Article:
The Golden Gate Bridge, at 4,200 feet, (1,280 meters) long was the longest suspension bridge in the world from the time it opened in 1937 until New York City's Verrazano Narrows Bridge was opened on November 21, 1964.
There are currently 6 other suspension bridges that are longer than the Golden Gate:
- Akashi-Kaikyo Bridge, Japan 6,532 feet (1,991 meters), built in 1998
- Great Belt East Bridge, Denmark 5,328 feet (1,624 meters), built in 1997
- Humber Bridge, England 4,626 feet (1,410 meters), built in 1981
- Jiangyin Yangtze River Bridge, China 4,544 feet (1,385 meters), built in 1999
- Tsing Ma Bridge, China 4,518 feet (1,377 meters), built in 1997.
- Verrazano Narrows Bridge, New York 4,260 feet (1,299 meters), built in 1964 
The suspension design of the bridge was chosen to help it withstand an earthquake. A suspension bridge suspends the roadway from the main cables, which extend from one end of the bridge to the other. These cables rest on top of high towers and are secured at each end by anchorages. The towers enable the main cables to be draped over long distances. Most of the weight of the bridge is carried by the cables to the anchorages, which are imbedded in either solid rock or massive concrete blocks. Inside the anchorages, the cables are spread over a large area to evenly distribute the load and to prevent the cables from breaking free.
In October 1989 when the Loma Prieta Earthquake, a 7.1 richter earthquake hit the Bay Area, the nearby Oakland-San Francisco Bay Bridge, (built from 1933 - 1936), was unable to withstand the tremors, causing the upper deck of the bridge to fall unto the lower level.
Seismic engineers evaluated the Golden Gate bridge after the earthquake and determined that although not damaged, a retrofit was required to strengthen the bridge. To design the retrofit supercomputers were used to simulate an earthquake's effect on each part of the bridge. The construction is planned in 4 phases, each addressing separate areas of the bridge. The areas to be worked on include the structural steel, the approach viaducts, the concrete piers, pylons and anchorage housings. The main cable saddles that run to the tops of the towers will be reinforced, and the steel tower shafts and the struts that connect them will be overhauled.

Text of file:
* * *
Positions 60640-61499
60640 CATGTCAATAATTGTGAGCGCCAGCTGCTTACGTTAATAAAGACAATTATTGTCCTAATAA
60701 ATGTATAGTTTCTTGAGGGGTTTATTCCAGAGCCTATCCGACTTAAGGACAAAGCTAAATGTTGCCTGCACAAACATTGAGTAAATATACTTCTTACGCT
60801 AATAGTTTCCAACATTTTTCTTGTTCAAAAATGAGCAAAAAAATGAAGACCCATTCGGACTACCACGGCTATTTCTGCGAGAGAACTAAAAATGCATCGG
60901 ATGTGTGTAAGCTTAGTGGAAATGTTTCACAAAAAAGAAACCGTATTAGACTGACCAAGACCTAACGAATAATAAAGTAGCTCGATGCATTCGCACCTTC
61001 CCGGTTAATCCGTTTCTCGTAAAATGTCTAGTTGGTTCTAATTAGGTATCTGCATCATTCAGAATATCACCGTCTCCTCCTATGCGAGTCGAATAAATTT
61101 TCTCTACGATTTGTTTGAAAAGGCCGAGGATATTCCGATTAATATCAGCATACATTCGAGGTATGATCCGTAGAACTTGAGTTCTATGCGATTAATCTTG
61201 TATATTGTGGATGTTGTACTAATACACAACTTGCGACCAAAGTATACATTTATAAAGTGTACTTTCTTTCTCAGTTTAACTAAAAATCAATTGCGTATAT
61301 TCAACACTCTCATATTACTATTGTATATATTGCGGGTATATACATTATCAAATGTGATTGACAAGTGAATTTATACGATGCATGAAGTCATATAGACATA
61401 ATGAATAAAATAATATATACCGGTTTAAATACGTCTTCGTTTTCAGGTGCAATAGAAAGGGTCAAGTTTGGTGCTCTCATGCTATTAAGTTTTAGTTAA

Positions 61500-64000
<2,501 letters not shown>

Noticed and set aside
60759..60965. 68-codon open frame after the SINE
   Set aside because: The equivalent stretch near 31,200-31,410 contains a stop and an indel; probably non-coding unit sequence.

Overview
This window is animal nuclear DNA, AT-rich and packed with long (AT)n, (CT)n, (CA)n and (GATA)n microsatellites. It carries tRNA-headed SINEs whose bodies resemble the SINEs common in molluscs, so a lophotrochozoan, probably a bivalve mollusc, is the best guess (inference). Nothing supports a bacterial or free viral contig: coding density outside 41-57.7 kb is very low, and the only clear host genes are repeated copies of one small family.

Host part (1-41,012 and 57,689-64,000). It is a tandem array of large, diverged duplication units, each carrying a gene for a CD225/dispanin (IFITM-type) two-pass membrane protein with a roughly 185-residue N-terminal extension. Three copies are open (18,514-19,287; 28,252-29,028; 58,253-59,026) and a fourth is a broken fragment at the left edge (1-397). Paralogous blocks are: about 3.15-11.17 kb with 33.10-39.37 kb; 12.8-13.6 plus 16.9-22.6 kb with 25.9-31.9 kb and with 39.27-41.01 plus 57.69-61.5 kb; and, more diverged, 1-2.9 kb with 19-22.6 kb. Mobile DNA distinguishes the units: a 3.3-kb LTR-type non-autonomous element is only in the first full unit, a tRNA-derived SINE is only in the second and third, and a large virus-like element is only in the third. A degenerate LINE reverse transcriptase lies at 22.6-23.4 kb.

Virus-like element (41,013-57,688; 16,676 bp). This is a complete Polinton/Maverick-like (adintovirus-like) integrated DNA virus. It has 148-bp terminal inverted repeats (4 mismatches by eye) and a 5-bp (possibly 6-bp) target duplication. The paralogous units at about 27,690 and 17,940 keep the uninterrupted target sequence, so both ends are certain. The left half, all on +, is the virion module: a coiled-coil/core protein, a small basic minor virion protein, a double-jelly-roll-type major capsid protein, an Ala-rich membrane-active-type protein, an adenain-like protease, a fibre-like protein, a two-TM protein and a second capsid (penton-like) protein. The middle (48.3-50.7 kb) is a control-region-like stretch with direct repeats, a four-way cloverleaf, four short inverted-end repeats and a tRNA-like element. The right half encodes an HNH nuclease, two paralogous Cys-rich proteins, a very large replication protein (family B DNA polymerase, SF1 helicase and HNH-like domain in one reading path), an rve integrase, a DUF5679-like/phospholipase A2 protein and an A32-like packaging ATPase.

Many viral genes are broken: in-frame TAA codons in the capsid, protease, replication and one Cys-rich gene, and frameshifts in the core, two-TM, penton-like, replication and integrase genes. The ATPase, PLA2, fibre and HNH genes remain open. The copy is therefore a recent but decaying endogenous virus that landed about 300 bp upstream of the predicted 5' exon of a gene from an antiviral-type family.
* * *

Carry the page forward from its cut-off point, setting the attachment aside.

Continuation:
Construction began in August 1997 and is tentatively scheduled to be completed by 2014. The retrofit project is currently (as of March 2013) in Phase 3, the final phase of construction. The total cost of the retrofit is estimated to be around $405 million. Once completed, the bridge should be able to withstand an 8.3 magnitude earthquake.
The bridge district charges a $5 toll for vehicles approaching from the North (southbound, entering San Francisco from Marin) and is free for vehicles travelling the opposite direction (leaving San Francisco). Pedestrians and bicyclists may travel across the bridge using the Pedestrian walkway free of charge. The Golden Gate bridge changed to an all-electronic toll-taking system on March 27, 2013. The main payment for bridge tolls is now through use of the automated "Fastrak" system. As a consequence, 28 toll-takers lost their jobs, and there are no longer any traffic lanes with human toll takers.